- The Washington Times - Tuesday, March 30, 2004

Four Navy fighter jets have crashed during training missions in the United States in the past seven days in what the Navy is investigating as a sudden series of unrelated “mishaps.”

Although they caused no deaths and only minor injuries, the crashes resulted in the loss of more than $100 million worth of some of the militarys most high-tech aircraft and have had an eye-opening effect on Navy officials.

“A year ago, we were flying combat missions and had fewer incidents and fewer injuries than in the last few weeks,” said Lt. Cmdr. Danny J. Hernandez, a Navy spokesman at the Pentagon. “Were extremely fortunate that we have not lost a shipmate in any of these mishaps.”

Many aircraft are lost each year during training missions, Navy officials said, citing the more than 20 destroyed during fiscal 2003. Still, officials said, four jets crashing in a single week is alarming, as it marks the same number the Navy lost during the entire combat phase of the Iraq war.

After two planes were destroyed during training last week, naval air forces commanders responded by opening a “leadership intervention” plan, notifying naval aviation officers to begin examining fundamental operations. However, as the notification was being issued on Monday, two more jets crashed.

Navy officials yesterday said the intervention plan is proceeding and that carrier wing commanders, wing commanders and squadron commanding officers have been asked to provide feedback within the next two weeks to Vice Adm. Michael D. Malone, the commander of Naval Air Forces.

“We continue to be the best-trained, most qualified war-fighting aviators in the world. With that said, its important to periodically examine our fundamentals and continue to ensure we operate safely,” Adm. Malone said in a statement.

The most recent crash, involving a two-seat F-14D Tomcat, occurred Monday afternoon about two miles off the coast of San Diego. The jets crew ejected and were rescued, the Navy said, adding the jet had been based with Fighter Squadron 31 at the Oceana Naval Air Station in Virginia Beach.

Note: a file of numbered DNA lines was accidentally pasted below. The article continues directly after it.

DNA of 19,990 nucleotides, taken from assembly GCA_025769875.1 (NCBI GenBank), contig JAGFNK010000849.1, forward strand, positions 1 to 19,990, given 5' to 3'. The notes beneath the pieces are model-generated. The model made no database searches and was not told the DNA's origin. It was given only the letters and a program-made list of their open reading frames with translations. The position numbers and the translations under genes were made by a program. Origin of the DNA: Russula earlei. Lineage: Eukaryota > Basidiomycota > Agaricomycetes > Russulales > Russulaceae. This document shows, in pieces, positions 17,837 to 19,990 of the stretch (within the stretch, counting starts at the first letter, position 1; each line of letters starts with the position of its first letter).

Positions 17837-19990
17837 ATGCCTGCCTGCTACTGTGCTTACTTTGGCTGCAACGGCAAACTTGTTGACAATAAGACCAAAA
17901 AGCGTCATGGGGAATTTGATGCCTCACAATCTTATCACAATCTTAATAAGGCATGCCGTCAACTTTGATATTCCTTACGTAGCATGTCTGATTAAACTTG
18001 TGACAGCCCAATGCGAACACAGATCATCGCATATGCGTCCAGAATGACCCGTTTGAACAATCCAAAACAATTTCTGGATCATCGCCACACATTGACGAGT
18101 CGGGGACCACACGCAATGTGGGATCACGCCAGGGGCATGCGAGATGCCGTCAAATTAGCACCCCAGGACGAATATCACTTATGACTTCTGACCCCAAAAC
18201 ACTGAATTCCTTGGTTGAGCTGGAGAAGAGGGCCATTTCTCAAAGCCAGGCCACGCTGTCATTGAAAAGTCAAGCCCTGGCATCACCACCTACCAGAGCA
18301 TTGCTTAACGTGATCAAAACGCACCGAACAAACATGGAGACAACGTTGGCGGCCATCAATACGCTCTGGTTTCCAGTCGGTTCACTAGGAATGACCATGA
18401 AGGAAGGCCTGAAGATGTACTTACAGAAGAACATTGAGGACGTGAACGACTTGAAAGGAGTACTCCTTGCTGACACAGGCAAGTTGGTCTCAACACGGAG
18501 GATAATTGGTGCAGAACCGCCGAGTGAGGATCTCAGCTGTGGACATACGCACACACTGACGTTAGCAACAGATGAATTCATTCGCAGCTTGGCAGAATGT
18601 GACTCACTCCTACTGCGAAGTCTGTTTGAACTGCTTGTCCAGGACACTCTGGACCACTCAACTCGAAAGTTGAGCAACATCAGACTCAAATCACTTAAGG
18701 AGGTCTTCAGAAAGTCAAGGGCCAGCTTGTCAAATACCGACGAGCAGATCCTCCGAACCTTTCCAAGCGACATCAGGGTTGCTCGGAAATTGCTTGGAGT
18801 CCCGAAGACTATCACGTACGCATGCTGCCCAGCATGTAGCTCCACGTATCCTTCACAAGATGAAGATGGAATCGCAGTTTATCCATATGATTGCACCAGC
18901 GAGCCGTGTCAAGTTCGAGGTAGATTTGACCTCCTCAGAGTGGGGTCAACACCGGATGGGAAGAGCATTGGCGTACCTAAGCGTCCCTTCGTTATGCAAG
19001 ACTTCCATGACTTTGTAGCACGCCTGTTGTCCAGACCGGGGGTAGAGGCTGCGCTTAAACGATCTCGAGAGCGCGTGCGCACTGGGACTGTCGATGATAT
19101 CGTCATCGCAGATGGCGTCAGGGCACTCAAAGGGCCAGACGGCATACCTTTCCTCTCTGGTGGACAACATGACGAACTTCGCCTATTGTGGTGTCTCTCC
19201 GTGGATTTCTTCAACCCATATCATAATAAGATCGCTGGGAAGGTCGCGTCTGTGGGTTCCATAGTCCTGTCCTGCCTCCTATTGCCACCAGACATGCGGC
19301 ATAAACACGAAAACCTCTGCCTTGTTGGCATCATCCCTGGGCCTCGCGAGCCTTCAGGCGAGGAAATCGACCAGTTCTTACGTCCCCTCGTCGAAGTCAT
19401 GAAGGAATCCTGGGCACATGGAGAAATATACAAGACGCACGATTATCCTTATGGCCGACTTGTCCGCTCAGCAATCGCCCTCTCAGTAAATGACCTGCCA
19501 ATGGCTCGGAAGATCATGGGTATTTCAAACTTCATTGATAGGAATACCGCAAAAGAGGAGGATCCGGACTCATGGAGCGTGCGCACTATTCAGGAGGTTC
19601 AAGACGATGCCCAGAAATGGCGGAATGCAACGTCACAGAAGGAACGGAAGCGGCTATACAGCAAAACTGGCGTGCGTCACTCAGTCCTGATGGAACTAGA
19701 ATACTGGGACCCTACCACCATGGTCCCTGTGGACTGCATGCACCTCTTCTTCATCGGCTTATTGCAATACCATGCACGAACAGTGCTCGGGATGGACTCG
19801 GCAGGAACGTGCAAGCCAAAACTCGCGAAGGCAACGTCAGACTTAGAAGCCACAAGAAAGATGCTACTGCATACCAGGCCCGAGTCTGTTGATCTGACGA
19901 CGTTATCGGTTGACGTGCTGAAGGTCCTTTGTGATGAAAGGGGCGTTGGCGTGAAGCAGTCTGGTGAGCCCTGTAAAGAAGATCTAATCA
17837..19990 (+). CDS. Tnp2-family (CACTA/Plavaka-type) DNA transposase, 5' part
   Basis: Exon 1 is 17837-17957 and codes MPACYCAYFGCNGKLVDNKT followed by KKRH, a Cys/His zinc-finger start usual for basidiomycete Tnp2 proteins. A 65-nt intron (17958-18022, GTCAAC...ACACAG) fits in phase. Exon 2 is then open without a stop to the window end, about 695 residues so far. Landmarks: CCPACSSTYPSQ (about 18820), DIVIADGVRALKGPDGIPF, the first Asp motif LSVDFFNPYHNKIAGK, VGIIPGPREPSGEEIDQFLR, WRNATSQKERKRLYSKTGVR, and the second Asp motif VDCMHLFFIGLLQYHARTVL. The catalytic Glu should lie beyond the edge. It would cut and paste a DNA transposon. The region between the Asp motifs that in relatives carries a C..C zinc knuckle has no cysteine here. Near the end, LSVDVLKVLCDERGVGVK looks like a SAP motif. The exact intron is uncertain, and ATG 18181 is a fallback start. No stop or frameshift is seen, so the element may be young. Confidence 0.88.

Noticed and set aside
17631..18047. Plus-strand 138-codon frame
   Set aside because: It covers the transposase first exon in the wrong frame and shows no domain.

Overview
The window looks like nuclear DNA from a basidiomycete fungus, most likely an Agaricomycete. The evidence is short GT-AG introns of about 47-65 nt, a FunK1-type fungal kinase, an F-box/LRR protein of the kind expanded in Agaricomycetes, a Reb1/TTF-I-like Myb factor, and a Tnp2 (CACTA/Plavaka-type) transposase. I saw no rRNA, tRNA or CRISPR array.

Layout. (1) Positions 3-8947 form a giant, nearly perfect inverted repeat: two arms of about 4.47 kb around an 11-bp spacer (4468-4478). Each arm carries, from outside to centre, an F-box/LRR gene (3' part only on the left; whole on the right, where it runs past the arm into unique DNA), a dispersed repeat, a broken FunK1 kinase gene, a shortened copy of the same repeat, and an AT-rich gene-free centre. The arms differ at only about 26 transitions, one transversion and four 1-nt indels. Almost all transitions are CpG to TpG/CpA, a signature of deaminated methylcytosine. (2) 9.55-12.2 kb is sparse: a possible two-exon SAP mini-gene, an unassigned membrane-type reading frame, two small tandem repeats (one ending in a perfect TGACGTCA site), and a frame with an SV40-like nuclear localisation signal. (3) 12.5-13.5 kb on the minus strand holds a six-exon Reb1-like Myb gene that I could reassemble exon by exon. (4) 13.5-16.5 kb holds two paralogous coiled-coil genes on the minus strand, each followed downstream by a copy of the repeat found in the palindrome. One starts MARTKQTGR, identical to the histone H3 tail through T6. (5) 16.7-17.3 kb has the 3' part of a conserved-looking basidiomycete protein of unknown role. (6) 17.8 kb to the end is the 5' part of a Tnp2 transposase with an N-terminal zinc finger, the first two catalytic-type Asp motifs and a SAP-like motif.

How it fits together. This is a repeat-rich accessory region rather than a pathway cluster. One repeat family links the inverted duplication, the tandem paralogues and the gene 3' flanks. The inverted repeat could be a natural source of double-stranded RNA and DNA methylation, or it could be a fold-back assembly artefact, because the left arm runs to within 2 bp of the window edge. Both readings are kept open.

The other crash Monday involved a single-seat F/A-18A Hornet, based with the Naval Reserve out of Naval Air Station Atlanta, that went down near Chattanooga, Tenn. The pilot ejected, but suffered a broken leg in the process.

Pilots escaped unharmed from last weeks crashes, which involved two other single-seat F-18s, of a slightly different model from the F/A-18A, the Navy said. One of the jets, based with Strike Fighter Squadron 82 at Marine Corps Air Station Beaufort, S.C., crashed off South Carolinas coast last Wednesday. Until late last month, the jet had been stationed aboard the USS Enterprise in support of the Iraq war.

The other jet went into flames Friday while taking off from a refueling stop at Raleigh-Durham International Airport in North Carolina. That jet also was based at Oceana Naval Air Station in Virginia Beach, with Strike Fighter Squadron 15. Cmdr. Hernandez said there have been several other less severe accidents, only one of which involved an aircraft being destroyed.

The types of aircraft lost in the crashes were among the Navys best. The F/A-18, was instrumental during the early stages of the U.S.-led wars in Iraq and Afghanistan. It is the same model of jet flown during air shows by the Navys elite Blue Angels.

The F/A-18 is capable of speeds of about 1,400 mph, nearly twice the speed of sound. Pilots have said the jet “handles like a Cadillac.”

F-18 Hornets cost from $29 million to $32 million each, and each F-14 Tomcat costs more than $40 million.

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